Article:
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Cotton to the Doorstep: Gardening and Food Storage in the Early 20th-Century Southeast

Author(s): Sunshine Thomas

Year: 2016

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Summary

Early 20th-century southeastern farmers with the means to do so diversified and adopted the materials and methods of farm modernization. Poorer families grew cash crops almost exclusively, detrimental to their garden spaces and their wellbeing. Archaeologists have measured modernization, in part, through the presence of glass storageware. However, the act of storing gardened and gathered foods did not necessarily require modern materials or methods. Materials changed through time, but in many ways traditional lifeways continued. This paper recasts recovered glass and ceramic storageware from small farm sites in Georgia as evidence of traditional gardening and storage practices by small farmers.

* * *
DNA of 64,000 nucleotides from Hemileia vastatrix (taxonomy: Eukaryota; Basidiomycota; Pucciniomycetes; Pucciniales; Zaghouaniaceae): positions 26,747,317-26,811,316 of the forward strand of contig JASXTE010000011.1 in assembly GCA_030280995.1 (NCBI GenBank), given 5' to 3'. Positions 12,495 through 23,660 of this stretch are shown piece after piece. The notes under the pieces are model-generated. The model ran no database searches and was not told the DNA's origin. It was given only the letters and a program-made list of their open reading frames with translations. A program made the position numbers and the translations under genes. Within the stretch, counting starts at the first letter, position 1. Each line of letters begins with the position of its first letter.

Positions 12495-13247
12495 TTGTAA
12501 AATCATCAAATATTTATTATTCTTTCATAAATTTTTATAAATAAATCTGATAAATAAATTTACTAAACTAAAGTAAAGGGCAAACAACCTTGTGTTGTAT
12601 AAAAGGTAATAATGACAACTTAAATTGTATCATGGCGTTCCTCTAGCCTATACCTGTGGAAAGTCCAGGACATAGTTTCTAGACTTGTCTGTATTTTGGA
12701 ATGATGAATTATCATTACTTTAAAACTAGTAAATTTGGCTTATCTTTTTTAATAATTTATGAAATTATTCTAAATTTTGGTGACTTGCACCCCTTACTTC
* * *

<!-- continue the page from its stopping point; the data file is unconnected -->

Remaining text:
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Cite this Record

Cotton to the Doorstep: Gardening and Food Storage in the Early 20th-Century Southeast. Sunshine Thomas. Presented at Society for Historical Archaeology, Washington, D.C. 2016 ( tDAR id: 434360)


Keywords


Spatial Coverage

min long: -129.199; min lat: 24.495 ; max long: -66.973; max lat: 49.359 ;

Record Identifiers

PaperId(s): 540

Arizona State University The Andrew W. Mellon Foundation National Science Foundation National Endowment for the Humanities Society for American Archaeology Archaeological Institute of America